Relationship Between Language, Culture And Society

1112 Words5 Pages
SOC287: Language, Culture & Society
Merve TASAN

Company Language

Language that includes vocal, sign and silent modes is an instrument of communication. It is hard to differentiate it from culture, social roles, context, ideology, semantics and pragmatics. In addition it has many roles in political economy. When it is referred as an aspect of political economy, it is not only about material feature as a part of good in the market but also refers to social groups in the social division of labor. Thus, I believe that, the language which is spoken in the companies in Istanbul can be accounted for as a part of political economy. In that sense, I will discuss language ideologies then language from economic perspective. Then I will continue with
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In that sense, Irvine2 describes types of links between linguistic phenomena and political economy from three different aspects. When it comes to role of language in political economy, what it comes to mind is the material aspect of it, as a good in the marketplace. However I believe these three linkages between language and political economy are important in terms of understanding the place of language in political economy. First, propositionality refers to the most familiar relation among them. “linguistic signs denote objects, natural world, and economic skills and activities. Because signs refer to the external world, a society’s productive efforts can be organized and a division of labor becomes possible (Irvine,1987; 250).” Second one is indexicality. Linguistic signs can index socioeconomic classes, social roles and identities, relaions of production. Thus it is not possible to separate linguistic differentiation from linguistic ideology and cultural ideas. For example, in a culture, if there are two gender roles, male and female; we would see the effect of ideology and culture in terms of defining indexical sign. Thirdly, incorporation refers to the commodification of language in the poltical economy. “Linguistic elements and utterances may themselves be goods and services, exchangeable against other goods and services including material goods and cash (Irvine, 1987;257).” Thus Irvine gives two…show more content…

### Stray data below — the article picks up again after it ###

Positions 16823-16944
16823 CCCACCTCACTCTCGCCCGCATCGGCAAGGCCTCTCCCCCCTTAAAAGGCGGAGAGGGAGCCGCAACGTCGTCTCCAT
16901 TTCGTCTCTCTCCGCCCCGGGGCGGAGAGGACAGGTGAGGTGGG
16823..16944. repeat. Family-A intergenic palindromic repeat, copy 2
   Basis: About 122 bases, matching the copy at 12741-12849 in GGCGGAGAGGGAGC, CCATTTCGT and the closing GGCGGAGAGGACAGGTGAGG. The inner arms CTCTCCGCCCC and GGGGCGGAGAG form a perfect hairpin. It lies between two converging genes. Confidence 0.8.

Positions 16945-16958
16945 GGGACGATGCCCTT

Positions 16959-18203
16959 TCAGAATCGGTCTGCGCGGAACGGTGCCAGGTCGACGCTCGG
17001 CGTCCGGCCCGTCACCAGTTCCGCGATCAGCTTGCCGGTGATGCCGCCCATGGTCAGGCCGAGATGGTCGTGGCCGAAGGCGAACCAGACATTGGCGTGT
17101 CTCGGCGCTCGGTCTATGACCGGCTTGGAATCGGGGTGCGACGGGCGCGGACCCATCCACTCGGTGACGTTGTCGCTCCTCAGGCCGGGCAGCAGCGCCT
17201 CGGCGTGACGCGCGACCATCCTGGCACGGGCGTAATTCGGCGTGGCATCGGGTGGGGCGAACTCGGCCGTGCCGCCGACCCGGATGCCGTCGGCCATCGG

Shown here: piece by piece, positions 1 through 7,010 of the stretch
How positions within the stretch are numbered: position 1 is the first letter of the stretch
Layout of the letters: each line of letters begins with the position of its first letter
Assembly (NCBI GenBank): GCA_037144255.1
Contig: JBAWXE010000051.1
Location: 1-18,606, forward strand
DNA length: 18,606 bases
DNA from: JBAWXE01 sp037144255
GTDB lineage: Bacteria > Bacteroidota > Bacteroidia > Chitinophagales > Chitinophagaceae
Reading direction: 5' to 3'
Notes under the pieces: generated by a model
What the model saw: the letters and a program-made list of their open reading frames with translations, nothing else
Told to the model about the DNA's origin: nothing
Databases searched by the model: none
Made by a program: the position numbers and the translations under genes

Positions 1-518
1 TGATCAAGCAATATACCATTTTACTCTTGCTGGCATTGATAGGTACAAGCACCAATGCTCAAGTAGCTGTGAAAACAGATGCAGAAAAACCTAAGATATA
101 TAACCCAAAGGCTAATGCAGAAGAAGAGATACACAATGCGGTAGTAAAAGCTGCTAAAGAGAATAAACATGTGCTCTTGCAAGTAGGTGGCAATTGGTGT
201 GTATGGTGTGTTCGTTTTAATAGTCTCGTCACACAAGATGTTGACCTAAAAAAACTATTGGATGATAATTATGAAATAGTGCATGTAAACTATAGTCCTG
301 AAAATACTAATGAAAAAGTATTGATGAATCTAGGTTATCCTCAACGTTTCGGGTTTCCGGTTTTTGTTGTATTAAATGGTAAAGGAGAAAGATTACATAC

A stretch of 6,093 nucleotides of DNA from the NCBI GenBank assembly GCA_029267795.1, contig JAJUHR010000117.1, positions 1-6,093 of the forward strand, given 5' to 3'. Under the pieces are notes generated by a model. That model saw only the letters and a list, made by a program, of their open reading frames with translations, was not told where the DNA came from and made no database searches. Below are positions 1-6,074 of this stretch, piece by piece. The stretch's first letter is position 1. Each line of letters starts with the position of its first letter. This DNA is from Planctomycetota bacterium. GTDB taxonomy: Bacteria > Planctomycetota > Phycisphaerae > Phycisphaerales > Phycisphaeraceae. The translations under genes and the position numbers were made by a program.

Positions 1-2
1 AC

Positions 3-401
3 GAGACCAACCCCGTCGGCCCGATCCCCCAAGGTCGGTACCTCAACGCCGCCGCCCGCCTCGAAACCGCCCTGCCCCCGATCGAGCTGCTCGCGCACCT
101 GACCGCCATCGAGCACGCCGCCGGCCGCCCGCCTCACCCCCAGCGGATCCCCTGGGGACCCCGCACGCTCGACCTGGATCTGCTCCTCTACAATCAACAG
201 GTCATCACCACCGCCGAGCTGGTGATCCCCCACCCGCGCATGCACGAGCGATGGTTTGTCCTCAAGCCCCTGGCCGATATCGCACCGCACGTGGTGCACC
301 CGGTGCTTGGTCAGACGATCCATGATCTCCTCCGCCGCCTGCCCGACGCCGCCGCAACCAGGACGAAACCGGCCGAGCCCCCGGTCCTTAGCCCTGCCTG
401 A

The essential feature of linguage is its propositionality. Linguistic elements denote economic activities and status. To give an example, in companies, status and work descriptions are denoted with abbreviations of English terms. When someone says about her job, she says ‘HR yöneticisiyim’(I’m HR manager). On the other hand, the titles of workers index social and economic hierarchy. For example the hierarchy goes like, senior manager, manager, manager assistant. While each title denotes different economic status, it also creates social

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